• Never store gas canisters next to a generator.
  • If you spot unusual amounts of smoke coming from your generator, call 911 immediately.
  • We recommend keeping a fire extinguisher in your household. However, never use water-based extinguisher, nor water alone, on your portable generator.
  • Keep the surroundings of your generator clear (safety radius can be found in your user manual).
  • Never smoke near a generator.

Electricity

Whoever gave us electricity; be it Tesla, Edison, Volta, Galvani, or according to some, even Ancient Aliens, they were pretty generous. Even though it is only the third most powerful of the fundamental forces, it’s enough to power our entire society. But this power can backfire in pretty horrific ways.

Portable generators are no exceptions and in fact, require additional precautions above the standard safety measures, which apply to electrical appliances and power tools. Remember, electrical current is indiscriminate and human bodies are surprisingly good conductors – if given the opportunity, electricity will flow right through you.

Here are several safety tips to ensure that will not happen.

  • Unless explicitly stated by the manufacturer, a power generator should always be grounded before powered up.
  • Do not use power generators in wet, damp or muddy areas. Place your generator preferably on a flat, plain surface, under a canopy. Make sure that puddles can’t form under the generator.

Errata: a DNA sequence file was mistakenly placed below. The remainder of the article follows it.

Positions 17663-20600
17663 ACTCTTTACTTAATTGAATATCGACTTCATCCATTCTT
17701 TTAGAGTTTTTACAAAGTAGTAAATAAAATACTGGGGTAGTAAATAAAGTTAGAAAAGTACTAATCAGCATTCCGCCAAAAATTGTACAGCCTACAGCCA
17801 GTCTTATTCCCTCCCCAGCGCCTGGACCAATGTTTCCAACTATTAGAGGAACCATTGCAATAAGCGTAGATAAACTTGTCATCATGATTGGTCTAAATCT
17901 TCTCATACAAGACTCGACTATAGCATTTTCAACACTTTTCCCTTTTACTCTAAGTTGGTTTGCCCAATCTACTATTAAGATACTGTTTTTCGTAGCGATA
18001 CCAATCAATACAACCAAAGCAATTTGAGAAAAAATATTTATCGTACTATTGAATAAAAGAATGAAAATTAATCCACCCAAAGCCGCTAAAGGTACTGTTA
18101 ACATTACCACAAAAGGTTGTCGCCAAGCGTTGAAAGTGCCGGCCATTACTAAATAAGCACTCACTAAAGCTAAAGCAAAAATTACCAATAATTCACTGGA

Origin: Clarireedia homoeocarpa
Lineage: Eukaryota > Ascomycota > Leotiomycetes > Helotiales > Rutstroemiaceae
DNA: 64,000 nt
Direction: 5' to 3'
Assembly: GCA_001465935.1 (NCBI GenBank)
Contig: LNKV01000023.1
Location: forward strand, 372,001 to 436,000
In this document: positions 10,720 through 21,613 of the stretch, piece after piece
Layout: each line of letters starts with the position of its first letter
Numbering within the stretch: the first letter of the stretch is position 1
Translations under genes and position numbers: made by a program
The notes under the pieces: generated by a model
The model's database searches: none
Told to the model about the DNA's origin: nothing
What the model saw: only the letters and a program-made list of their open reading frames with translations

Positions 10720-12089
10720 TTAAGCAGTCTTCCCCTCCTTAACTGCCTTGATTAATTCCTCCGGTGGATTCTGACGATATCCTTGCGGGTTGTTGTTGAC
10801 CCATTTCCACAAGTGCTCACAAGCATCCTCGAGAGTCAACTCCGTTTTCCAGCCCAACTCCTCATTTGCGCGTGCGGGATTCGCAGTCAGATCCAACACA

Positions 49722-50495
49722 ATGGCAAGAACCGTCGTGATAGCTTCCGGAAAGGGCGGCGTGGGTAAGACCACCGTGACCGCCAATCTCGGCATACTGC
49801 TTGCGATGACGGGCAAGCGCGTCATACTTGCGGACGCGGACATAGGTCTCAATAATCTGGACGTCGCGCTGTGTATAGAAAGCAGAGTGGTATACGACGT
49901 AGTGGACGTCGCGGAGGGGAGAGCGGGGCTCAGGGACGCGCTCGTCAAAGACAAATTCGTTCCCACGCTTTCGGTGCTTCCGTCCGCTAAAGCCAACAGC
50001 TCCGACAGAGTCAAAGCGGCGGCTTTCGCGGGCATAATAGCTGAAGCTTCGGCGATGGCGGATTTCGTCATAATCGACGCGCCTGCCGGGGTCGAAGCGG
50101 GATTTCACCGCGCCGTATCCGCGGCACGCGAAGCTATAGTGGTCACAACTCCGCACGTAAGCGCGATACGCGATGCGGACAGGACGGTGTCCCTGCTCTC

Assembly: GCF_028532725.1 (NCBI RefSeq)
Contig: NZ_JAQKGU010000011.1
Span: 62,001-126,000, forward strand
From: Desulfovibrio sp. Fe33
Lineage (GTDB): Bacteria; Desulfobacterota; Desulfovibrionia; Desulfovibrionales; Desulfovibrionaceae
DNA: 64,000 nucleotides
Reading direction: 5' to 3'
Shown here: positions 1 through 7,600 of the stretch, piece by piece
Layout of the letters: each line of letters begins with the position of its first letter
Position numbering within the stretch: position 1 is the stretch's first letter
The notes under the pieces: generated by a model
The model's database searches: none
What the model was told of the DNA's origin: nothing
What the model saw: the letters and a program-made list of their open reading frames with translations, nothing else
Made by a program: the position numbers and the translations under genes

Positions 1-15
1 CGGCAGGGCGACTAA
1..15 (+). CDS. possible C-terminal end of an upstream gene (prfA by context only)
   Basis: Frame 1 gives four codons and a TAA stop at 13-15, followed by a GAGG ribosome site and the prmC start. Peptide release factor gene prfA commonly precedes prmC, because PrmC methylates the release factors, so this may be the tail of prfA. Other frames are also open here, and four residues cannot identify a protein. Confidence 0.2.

• If you cannot provide a canopy, never use your generator in rain or snow.
  • Do not plug devices directly into the generator. Use a heavy-duty extender instead.
  • Never plug your generator directly into a power socket, as this may result in backfeeding. Do so through your home circuit, using a transfer switch.
  • Your generator must be ON before (un)plugging appliances in. (Start it and stop it without any load connected to it)
  • Do not overload your generator. Always account for the starting wattages of your appliances. (To calculate your load properly, use our free wattage calculator).
  • Never use a damaged cord to plug anything into your generator.

Further tips

The major risks aside, I am left with some commonsense recommendations, which I feel must be listed here, to make this article complete. While these points may seem redundant, they can be as crucial as any of the above listed.

Here are some final safety tips.

  • Do not let children near your generator.
  • Do not leave fuel in the generator’s fuel tank for long periods of time.
  • If installing a generator as your home backup through the home circuit board, use services of licensed technicians.
  • If you travel into high altitudes and back, make sure to rejet your carburetor accordingly.
  • Regular maintenance is the key to enjoying your generator safely and extends its longevity. Do not neglect it!
  • Always use portable generators according to their user manual!

Do you have safety tips that are not mentioned above? Let us know in the comments below.

Paul

Paul

Founder of generatorbible.com. Early retired from the OPE industry, living in South Carolina. He now mostly spends his time traveling and taking care of his wife and grand-children.